On my daily morning fitness and shopping run down to Sainsburys – a good route that I can manage without stopping because its downhill all the way – I pass through a labyrinth of alleyways on the Springfield estate that zig zag down the hill like a mountain terrace.
There is usually a small pile of discarded beer tins and cigarette packets cluttering up along the fences – the suburban detritus of bored youth or demoralised old age – but this morning, rising above all that and neatly duct taped in a line along one of the creosoted fences were three tulips in full bloom. Having been there overnight they were bowing their bright red heads in an elegant silent swoon, like imprisoned princesses awaiting their fate – or a random art installation with no cultural agenda.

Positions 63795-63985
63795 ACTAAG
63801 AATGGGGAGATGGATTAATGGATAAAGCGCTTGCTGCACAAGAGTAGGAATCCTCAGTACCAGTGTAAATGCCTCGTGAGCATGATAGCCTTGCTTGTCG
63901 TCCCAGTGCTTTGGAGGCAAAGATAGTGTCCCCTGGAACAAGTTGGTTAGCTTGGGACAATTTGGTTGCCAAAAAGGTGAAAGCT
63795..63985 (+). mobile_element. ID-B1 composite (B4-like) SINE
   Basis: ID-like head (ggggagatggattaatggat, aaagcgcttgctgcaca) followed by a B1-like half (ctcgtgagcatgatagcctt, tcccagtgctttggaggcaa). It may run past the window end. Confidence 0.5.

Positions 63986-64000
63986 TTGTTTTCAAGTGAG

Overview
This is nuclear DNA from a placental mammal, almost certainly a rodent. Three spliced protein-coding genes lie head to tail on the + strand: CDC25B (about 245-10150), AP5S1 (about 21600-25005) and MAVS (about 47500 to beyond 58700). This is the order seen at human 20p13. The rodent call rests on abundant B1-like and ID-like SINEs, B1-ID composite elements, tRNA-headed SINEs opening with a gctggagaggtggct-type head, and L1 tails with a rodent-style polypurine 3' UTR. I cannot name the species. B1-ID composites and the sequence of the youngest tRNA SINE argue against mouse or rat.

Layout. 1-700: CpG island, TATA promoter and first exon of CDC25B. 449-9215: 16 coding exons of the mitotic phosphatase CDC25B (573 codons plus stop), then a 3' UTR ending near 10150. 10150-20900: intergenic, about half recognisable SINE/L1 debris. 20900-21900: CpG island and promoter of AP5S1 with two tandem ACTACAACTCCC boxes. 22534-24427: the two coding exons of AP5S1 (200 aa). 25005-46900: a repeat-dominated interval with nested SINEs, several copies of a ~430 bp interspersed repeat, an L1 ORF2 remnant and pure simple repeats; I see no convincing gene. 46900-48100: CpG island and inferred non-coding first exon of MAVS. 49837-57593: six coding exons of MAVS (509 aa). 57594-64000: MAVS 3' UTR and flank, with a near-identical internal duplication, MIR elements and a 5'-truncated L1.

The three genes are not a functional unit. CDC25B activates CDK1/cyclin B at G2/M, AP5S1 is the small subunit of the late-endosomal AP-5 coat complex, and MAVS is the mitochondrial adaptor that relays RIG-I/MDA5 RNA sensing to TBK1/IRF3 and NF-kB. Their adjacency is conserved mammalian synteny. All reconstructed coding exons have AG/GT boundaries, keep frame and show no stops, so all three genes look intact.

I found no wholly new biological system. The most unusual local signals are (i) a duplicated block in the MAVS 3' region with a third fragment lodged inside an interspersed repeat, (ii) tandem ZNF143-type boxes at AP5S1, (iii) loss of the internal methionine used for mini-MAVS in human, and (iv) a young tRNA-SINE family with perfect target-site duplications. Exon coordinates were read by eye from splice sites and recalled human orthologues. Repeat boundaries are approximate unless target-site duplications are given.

It must have been a significant act for someone for them to buy that number of tulips – or, more menacingly, cut them from someone’s garden – bring them to that spot and tape them up in a line – carefully equidistant – just there. An odd place for a romantic gesture; or a shrine; or a ritual: or a warning.
Down at Wembley Asda – the stadium looming in the near distance like a newly arrived space craft – there are people collecting money. It’s not very clear what for. One elderly woman – who looks like she is begging because she has no charity sign, but is turned out too smartly and has far too posh a voice has made herself up all over in lime green face paint, so she looks like a very thin version of Fungus the Bogeyman wearing a shimmery raincoat. As she approaches, a small child riding in a supermarket trolley cowers in terror, her safe world suddenly threatened.